High intake of dietary fat and chronic exposure to environmental arsenic (As) are independent risk factors for liver disease, but there have been no studies on how these two risk factors interact to damage the liver. The majority of obese people in the United States have steatosis (fatty liver), but less than 20% of people with steatosis progress to the much more serious condition of steatohepatitis (fatty liver with inflammation and liver injury), indicating that other environmental factors have an impact on inflammatory liver injury. The current proposal examines the role of environmental As in the progression from steatosis to steatohepatitis. A diet high in fat places a metabolic burden on the liver, making it susceptible to injury by a second insult. In the studies proposed here, the hypothesis to be tested is that chronic As exposure contributes to liver disease progression by altering metabolic pathways related to inflammation. Specifically, this team will examine the basis for their recent observation that As exposure results in inflammatory liver injury in mice fe a high fat diet, whereas the same concentration of As is not toxic in mice fed a low fat diet. The plan is to identify pathways altered by high fat, As, and the combination of the two by measuring changes in liver at the level of metabolomics and proteomics signatures. By constructing a model integrating both the enzymatic activities and metabolites, one will be able to identify the pathways where these two stresses interact. These studies are expected to reveal metabolic, signaling and regulatory pathways that are associated with inflammatory liver injury in a model of diet-environment interaction that is relevant to the United States population, where high fat diets are common and As exposure levels are typically below the threshold for overt hepatotoxicity. This new information will be used as a basis for future studies examining the molecular targets of As that are responsible for increased sensitivity to inflammation. These studies may be applicable to other As- associated illnesses such as cardiovascular disease and cancer that are driven by chronic inflammation.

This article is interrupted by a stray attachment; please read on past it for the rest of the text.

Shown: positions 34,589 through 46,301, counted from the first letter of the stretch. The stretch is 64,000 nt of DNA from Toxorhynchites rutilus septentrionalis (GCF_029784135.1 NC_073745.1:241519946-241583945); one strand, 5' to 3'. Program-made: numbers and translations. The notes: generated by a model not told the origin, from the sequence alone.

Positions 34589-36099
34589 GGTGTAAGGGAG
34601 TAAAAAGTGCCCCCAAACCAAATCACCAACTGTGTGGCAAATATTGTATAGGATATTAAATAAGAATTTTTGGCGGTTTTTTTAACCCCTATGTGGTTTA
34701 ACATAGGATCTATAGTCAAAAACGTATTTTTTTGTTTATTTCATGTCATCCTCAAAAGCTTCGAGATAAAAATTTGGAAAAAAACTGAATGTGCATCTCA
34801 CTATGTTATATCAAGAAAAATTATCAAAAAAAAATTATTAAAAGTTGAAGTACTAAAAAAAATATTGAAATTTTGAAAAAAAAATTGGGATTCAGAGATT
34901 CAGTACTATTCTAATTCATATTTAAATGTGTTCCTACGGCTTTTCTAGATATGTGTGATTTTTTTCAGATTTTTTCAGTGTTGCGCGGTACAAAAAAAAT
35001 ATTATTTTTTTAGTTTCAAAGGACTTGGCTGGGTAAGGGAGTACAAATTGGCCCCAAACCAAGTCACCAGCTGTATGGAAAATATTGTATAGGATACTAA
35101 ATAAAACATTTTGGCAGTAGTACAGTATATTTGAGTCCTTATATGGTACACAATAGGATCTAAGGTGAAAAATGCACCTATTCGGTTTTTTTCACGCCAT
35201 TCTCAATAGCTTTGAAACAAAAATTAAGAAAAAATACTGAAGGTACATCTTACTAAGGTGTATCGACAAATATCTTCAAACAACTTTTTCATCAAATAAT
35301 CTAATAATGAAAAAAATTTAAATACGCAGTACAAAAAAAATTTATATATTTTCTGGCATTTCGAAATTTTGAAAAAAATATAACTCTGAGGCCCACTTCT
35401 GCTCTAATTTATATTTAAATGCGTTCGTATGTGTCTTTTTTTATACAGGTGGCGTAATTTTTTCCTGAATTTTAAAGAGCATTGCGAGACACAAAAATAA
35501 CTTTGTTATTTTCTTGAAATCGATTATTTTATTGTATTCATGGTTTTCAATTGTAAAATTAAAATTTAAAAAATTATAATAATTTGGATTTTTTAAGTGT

National Institute of Health (NIH)
National Institute of Environmental Health Sciences (NIEHS)
Exploratory/Developmental Grants (R21)
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Special Emphasis Panel (ZES1-LWJ-J (DI))
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Shreffler, Carol K
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University of Louisville
Internal Medicine/Medicine
Schools of Medicine
United States
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